Local educators explain how they are tackling learning loss due to pandemic


TIPPECANOE COUNTY, Indiana (WLFI) – There is a new concern as schools look to get back to a somewhat normal year this fall.

Your child’s education may have been affected because of the way he or she had to adjust during the pandemic.

“When we got there you had kids who hadn’t been to school since the end of March,” said Tami Medley, a teacher at Burnett Creek Elementary.

Medley said the start of the last school year came with many challenges due to the pandemic.

“This year my goal, and I think all educators have focused on the emotional and social aspect of children in the first place, because if we don’t get these kids emotionally, academics will never come,” a- she explained.

Medley said a lack of time in school and a lot of virtual learning has caused her to rethink her teaching style.

“I could start at a third grade standard, but I’m really going to have to look at the gaps in my class, and I have to make more of a difference than I would in a normal school year,” Medley said.

Medley said there was always a learning loss due to summer vacation, but this year was different.

“It was more difficult,” Medley said. “The gaps were definitely deeper.”

She therefore adapted to ensure that her students could catch up if necessary.

“Everyone gets the same mini-lesson, but the way we practice this skill is totally different,” Medley said. “They are going to need more hands.”

Lafayette School Corporation superintendent Les Huddle said they were facing a similar situation.

“Every time we close schools for the summer for two and a half months, we have a learning loss, and that didn’t seem like a big thing until we did it for a little longer. “said Huddle.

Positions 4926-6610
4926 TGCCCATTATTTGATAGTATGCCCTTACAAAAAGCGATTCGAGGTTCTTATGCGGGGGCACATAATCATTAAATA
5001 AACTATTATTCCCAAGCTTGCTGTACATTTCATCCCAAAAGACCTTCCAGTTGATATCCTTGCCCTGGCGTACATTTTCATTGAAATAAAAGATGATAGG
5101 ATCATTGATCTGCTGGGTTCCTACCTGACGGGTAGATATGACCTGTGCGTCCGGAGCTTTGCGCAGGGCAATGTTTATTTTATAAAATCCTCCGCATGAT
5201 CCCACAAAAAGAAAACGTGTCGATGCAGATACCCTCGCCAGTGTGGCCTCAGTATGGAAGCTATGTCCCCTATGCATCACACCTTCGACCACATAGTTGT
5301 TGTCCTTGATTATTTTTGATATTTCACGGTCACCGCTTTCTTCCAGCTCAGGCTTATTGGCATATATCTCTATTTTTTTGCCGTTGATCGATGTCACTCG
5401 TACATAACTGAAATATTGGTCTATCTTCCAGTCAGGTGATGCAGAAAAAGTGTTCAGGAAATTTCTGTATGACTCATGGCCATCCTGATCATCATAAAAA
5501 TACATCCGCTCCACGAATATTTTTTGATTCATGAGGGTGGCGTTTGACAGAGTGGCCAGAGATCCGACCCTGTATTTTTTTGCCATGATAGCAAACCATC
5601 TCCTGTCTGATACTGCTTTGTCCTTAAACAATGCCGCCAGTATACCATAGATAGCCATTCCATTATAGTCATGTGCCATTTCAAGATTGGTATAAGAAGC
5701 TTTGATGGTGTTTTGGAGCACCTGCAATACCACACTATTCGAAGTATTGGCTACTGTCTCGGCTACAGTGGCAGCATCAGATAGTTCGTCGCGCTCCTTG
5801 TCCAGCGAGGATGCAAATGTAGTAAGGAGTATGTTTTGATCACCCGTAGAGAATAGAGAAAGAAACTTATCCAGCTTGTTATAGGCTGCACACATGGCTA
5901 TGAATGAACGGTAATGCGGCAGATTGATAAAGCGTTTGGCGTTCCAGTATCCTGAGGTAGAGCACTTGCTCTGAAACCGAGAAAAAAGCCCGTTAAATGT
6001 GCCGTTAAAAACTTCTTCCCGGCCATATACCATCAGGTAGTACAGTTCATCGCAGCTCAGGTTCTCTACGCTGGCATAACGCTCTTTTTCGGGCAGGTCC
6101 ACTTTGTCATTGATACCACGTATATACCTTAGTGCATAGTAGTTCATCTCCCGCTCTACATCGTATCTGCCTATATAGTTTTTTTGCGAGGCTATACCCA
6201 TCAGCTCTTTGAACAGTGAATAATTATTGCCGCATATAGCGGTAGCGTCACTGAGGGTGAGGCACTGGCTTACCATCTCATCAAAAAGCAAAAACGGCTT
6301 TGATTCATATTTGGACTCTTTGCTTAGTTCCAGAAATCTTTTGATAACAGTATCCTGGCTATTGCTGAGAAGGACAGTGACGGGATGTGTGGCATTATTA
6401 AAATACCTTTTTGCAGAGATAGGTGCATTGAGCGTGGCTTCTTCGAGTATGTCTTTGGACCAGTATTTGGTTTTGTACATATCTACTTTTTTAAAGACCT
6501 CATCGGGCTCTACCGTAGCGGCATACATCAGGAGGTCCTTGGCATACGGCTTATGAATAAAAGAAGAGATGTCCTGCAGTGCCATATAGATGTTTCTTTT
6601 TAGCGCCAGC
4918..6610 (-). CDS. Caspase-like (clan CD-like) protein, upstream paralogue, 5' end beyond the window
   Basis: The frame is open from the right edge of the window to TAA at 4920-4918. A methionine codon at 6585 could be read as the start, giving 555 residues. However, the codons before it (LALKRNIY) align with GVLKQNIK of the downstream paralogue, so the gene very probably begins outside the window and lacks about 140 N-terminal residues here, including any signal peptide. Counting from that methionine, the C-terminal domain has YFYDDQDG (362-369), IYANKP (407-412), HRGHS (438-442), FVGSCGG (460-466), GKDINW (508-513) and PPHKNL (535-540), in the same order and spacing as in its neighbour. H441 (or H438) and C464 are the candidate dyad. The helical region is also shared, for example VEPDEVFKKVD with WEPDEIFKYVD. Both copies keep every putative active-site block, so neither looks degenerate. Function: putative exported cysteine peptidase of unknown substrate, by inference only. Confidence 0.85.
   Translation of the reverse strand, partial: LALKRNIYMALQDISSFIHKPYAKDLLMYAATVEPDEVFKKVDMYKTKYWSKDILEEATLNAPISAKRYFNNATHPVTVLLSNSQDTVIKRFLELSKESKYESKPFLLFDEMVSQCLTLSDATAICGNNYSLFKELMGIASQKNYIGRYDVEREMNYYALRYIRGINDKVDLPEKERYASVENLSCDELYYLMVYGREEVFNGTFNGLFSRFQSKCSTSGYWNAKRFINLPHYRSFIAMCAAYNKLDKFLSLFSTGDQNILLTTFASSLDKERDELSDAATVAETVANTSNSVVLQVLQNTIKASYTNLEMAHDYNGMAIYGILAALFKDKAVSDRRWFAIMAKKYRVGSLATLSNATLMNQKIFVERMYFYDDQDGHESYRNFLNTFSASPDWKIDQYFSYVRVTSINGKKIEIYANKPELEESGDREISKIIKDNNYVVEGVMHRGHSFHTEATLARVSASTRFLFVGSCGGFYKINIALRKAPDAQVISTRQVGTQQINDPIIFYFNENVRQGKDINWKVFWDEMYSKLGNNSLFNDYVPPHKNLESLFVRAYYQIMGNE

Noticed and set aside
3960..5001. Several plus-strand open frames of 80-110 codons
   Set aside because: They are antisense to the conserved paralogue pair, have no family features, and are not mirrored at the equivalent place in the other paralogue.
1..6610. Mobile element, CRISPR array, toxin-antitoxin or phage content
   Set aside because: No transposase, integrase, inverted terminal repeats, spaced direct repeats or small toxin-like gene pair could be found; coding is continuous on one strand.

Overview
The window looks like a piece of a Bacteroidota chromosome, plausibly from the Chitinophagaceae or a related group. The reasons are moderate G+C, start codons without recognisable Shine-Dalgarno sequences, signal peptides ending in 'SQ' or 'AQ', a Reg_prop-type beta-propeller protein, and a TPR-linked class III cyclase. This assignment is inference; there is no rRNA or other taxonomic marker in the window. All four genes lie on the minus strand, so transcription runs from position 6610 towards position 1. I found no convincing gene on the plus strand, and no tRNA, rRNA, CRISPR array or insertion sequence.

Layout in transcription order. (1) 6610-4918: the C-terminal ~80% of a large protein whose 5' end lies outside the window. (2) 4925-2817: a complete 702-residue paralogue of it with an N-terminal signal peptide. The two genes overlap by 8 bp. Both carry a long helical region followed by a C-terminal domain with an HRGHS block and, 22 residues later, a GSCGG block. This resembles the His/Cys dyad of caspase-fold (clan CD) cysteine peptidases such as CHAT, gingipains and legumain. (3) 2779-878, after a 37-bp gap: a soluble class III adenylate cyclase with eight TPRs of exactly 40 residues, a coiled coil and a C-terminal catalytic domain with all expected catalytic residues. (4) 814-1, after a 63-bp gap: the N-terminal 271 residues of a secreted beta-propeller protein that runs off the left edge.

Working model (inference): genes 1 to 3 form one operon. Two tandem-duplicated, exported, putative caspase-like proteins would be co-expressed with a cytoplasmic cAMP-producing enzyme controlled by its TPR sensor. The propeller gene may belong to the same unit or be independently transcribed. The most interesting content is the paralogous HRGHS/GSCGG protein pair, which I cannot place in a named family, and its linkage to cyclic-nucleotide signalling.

However, the company plans to make sure that students get the help they need when they go back to school this fall.

“We will be taking more of a recovery and discovery approach, and these options will be open to all students,” added Huddle.

Medley said that while there seemed to be more of a learning gap than usual last fall, she said she believes it will be deeper in the coming year.

However, she said that wouldn’t stop her from helping her students get the top-notch education they deserve.

“Our program and our state standards are not going to change,” Medley said. “It will be the same no matter what. The way in which we are going to differentiate ourselves is going to be deeper.”

Medler said there had been no increase in summer school attendance, but said they normally included second and third graders.

This summer, the focus was only on third graders.


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